Date of Award

5-2017

Degree Type

Dissertation

Degree Name

Doctor of Philosophy

Major

Ecology and Evolutionary Biology

Major Professor

Aimee Classen

Committee Members

Nathan Sanders, Charles Kwit, Daniel Simberloff

Abstract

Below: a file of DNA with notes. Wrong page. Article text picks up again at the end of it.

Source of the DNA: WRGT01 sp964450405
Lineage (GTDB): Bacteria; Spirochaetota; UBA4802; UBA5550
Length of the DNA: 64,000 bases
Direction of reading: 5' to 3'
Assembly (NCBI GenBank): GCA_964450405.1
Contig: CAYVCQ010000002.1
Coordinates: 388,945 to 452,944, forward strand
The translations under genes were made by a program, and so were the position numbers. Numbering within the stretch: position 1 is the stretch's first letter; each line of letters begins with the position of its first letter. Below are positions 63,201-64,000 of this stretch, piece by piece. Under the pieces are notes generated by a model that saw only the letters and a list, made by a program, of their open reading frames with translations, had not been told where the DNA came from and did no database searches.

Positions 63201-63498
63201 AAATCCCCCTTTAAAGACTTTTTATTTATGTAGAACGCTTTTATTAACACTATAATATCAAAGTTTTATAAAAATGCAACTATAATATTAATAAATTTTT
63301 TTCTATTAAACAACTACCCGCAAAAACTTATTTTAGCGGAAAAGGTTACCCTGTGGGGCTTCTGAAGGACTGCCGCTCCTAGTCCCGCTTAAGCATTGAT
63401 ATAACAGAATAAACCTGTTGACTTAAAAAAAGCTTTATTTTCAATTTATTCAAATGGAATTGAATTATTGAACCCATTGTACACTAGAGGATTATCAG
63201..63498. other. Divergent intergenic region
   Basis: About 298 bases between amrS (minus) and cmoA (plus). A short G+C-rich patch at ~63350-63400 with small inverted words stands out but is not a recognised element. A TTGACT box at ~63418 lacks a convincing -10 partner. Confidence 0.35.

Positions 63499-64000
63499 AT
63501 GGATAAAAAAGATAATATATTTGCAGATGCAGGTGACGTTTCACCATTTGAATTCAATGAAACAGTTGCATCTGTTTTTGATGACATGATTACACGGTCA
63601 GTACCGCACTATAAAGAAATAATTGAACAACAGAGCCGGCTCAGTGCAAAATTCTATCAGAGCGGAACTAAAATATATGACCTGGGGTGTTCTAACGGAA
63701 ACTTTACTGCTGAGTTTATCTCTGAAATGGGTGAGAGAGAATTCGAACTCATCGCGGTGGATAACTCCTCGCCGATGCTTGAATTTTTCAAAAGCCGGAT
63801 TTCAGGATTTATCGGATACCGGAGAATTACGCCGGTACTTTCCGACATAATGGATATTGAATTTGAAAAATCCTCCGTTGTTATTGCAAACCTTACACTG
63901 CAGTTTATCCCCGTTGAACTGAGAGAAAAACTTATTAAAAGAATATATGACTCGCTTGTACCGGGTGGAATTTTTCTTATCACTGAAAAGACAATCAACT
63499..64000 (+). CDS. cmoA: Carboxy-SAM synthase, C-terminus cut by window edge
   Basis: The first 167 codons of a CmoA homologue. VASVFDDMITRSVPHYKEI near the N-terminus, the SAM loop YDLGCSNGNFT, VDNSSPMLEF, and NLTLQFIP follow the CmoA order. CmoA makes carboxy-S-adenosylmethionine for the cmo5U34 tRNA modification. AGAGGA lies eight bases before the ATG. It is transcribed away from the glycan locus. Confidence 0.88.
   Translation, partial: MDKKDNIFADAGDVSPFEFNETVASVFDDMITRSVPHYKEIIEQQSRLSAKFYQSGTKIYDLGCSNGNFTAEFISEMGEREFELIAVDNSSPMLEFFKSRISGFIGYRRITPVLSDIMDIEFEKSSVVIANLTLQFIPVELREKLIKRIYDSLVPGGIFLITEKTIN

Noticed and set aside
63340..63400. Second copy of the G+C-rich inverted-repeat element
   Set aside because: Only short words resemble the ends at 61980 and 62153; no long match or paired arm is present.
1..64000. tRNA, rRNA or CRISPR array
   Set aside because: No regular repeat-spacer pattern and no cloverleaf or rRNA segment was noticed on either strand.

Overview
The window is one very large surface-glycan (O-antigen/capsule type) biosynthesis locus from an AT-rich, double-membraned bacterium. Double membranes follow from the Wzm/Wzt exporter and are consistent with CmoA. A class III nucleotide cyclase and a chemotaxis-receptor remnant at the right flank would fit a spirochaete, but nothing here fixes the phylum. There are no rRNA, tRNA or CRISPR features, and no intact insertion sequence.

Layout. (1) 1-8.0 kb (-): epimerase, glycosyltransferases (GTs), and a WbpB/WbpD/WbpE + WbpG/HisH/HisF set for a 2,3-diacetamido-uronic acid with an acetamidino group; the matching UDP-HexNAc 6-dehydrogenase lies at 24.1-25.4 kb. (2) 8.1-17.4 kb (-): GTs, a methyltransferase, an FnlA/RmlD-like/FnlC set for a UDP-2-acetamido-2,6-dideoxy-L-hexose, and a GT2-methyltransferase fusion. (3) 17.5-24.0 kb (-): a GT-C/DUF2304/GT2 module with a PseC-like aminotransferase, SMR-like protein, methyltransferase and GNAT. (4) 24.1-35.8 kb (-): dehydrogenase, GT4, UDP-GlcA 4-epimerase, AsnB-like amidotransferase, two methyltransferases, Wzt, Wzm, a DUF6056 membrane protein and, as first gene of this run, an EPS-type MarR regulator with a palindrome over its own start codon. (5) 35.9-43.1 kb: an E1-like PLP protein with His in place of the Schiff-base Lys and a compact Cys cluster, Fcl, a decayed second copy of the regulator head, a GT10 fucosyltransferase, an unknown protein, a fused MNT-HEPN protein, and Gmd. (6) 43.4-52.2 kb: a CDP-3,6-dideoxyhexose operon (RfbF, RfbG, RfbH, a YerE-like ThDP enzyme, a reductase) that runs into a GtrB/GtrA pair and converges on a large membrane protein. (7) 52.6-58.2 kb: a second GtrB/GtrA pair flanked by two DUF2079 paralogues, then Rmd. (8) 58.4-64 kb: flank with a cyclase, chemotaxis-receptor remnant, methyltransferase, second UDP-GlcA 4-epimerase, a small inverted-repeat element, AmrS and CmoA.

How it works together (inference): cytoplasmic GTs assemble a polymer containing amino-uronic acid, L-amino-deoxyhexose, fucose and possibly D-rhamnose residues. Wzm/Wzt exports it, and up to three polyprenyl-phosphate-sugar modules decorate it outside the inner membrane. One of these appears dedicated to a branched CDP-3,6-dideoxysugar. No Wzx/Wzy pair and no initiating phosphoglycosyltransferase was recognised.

What structures systems across the landscape and over time has long been a focus of ecosystem ecology. Together, abiotic and biotic components interact to shape the flow of nutrients and energy through a system. My Ph.D. explores how small mammals directly and indirectly affect ecosystem structure and function using a manipulation experiment in an old-field system in East Tennessee. Despite previous research showing herbivores have large and sustained impacts on ecosystems, small mammals, specifically, are oft overlooked despite their ubiquitous presence. Specifically, I will examine how small mammals contribute to above and belowground community structure, nutrient cycling and decomposition, and how they influence an ecosystem’s stability in response to fire disturbance. By manipulating their presence, I can explore how a biotic ecosystem component directly structures an ecosystem and indirectly by examining an interaction with an abiotic disturbance.

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